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Raytheon-Lockheed Martin Javelin Anti-Tank Weapon


Contact:
Raytheon
Sara Hammond
520.794.7810

Lockheed Martin:
Nettie Johnson
407.356.5351

New Zealand selects Raytheon-Lockheed Martin Javelin anti-tank weapon system

TUCSON, Ariz., (Jan. 30, 2003) -- The New Zealand Army has selected the Raytheon-Lockheed Martin Javelin anti-tank weapon system to meet its medium range anti-armor weapon capability.

The number of Command Launch Units (CLU), missile quantities, along with associated support equipment, spares and training are yet to be determined.

"Javelin's low life cycle and support cost, coupled with its unmatched lethality and operator survivability provides the New Zealand armed forces with the best anti-armor weapon system in the world ," said Col. John Weinzettle, U.S. Army Close Combat Missile Systems (CCMS) project manager. "It also ensures equipment standardization with U.S. Army, Marine Corps and Special Operations Forces deployed throughout the world."

"Javelin is not only the world's most lethal medium range anti-armor system, but the weapon is ideally suited for engaging bunkers, buildings and field fortifications," said Mike Crisp, president, Javelin Joint Venture. "With its sophisticated missile seeker and tracker, the lightweight, one man-transportable Javelin anti-armor weapon system has consistently demonstrated a greater than 90 percent first-time gunner success rate.

"Javelin, with its stand-alone surveillance capability, is ideally suited for U.N. Peace Keeping and Peace Enforcement operations ," said Howard Weaver, Javelin Joint Venture vice president. "Additionally, Javelin has tremendous growth potential with the missile's modular construction, CLU software enhancements and its adaptability to a wide range of platforms."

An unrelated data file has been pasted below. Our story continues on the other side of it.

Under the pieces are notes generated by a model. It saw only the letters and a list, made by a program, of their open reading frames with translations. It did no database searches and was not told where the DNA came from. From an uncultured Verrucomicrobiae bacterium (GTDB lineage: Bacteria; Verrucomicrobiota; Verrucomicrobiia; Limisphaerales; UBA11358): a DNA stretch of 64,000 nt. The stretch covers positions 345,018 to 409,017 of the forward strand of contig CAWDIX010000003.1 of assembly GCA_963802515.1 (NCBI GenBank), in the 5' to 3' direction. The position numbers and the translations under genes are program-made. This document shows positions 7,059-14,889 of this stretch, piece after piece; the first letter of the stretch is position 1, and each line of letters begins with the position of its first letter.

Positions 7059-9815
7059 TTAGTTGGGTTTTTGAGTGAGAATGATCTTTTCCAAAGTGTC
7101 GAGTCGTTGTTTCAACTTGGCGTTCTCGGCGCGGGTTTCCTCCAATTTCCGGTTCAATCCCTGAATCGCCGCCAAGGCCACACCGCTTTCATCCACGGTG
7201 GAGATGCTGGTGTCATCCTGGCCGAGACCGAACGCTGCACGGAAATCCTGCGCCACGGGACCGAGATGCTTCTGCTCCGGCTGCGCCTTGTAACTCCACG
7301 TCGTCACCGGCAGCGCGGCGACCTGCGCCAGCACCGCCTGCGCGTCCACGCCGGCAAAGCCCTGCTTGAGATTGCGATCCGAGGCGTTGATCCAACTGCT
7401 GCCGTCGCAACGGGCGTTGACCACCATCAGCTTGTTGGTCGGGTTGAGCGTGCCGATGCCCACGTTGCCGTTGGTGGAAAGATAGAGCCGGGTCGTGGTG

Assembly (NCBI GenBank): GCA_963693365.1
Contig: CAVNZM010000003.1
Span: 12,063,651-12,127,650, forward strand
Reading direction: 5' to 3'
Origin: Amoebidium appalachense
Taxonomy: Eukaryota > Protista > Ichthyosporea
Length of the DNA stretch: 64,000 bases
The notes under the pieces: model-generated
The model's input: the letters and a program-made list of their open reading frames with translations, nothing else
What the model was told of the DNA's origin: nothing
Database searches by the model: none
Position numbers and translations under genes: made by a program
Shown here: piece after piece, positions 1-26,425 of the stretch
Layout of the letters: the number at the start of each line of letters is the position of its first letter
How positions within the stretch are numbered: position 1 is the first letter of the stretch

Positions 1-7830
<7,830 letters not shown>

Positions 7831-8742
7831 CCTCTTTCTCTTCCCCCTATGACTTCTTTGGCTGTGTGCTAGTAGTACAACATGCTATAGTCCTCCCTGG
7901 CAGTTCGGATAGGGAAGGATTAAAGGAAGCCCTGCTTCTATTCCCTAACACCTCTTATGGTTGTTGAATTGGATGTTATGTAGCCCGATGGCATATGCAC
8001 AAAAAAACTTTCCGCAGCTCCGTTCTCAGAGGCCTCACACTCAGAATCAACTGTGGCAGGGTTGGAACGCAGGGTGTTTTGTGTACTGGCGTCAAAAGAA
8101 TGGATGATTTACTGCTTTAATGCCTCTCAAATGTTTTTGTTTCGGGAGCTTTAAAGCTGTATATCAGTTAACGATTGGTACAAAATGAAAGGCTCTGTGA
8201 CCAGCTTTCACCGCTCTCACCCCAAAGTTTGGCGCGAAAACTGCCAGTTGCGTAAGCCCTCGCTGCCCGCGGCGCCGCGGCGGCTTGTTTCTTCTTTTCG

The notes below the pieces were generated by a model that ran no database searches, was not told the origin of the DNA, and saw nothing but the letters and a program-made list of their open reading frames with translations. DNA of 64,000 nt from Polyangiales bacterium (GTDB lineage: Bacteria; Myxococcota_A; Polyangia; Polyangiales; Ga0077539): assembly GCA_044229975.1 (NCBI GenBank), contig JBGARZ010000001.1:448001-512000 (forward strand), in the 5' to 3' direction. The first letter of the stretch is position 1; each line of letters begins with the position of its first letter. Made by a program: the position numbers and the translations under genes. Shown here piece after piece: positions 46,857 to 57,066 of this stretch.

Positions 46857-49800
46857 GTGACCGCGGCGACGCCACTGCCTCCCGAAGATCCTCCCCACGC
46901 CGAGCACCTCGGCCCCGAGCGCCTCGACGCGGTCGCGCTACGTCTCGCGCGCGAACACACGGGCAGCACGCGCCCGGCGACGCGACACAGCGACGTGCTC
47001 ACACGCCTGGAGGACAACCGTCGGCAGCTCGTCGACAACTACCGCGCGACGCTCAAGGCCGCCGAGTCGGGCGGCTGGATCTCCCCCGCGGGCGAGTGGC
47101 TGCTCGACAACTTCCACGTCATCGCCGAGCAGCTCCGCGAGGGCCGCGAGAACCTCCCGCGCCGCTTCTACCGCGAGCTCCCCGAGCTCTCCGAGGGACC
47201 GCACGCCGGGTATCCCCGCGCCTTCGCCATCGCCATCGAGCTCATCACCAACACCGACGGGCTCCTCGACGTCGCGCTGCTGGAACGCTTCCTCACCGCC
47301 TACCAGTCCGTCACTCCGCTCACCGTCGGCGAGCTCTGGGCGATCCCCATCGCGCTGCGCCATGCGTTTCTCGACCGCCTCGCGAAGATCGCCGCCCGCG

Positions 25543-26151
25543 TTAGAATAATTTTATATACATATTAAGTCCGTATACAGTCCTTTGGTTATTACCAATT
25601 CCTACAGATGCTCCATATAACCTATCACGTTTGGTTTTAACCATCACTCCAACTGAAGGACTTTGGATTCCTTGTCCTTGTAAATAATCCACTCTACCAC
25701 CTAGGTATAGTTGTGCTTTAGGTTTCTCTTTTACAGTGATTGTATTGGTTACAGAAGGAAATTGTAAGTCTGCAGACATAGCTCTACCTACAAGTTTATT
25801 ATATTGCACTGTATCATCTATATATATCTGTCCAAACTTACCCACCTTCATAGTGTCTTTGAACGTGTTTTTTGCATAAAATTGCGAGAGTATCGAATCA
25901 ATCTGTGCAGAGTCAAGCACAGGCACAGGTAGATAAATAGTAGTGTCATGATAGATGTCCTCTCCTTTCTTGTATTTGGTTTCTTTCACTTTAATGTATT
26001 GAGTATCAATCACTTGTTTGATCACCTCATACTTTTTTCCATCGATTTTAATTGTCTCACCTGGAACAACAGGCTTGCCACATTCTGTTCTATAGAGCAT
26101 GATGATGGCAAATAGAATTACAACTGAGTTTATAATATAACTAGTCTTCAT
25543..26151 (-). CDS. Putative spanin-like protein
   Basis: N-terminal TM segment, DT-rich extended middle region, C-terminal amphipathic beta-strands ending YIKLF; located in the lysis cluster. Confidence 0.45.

New Zealand intends to introduce the Javelin anti-armor weapon system into service in 2004, to coincide with the introduction of the Light Armored Vehicle.

The Javelin medium-range, anti-tank missile system is the world's first one man-transportable and employable fire-and-forget anti-armor missile system. Javelin is approved for international sales through the U.S. Army's Foreign Military Sales system and is available to meet national requirements for next-generation anti-armor weapon systems.

Raytheon Company, which leads the Joint Venture, provides system engineering management and support for the Javelin Joint Venture and produces the CLU, missile guidance electronic unit and system software. Work is performed primarily at Raytheon Missile Systems in Tucson, Ariz., and at other Raytheon facilities in Texas, Massachusetts and California.

Lockheed Martin provides missile engineering and production support for the Javelin Joint Venture in Orlando, Fla., produces the missile seeker in Ocala, Fla., and performs missile all-up-round assembly in Troy, Ala.

Raytheon Company (NYSE: RTN), with 2002 sales of $16.8 billion, is an industry leader in defense, government and commercial electronics, space, information technology, technical services, and business and special mission aircraft. With headquarters in Lexington, Mass., Raytheon employs more than 76,000 people worldwide.

Headquartered in Bethesda, Md., Lockheed Martin (NYSE: LMT) is a global enterprise principally engaged in research, design, development, manufacture and integration of advanced-technology systems, products and services. The corporation's core businesses are systems integration, space aeronautics and technology services.

Notes to Editors:

Javelin has been selected by Lithuania, Jordan, Australia, New Zealand, Taiwan and the United Kingdom.

Raytheon Company leads the Javelin Joint Venture (60/40 percent).

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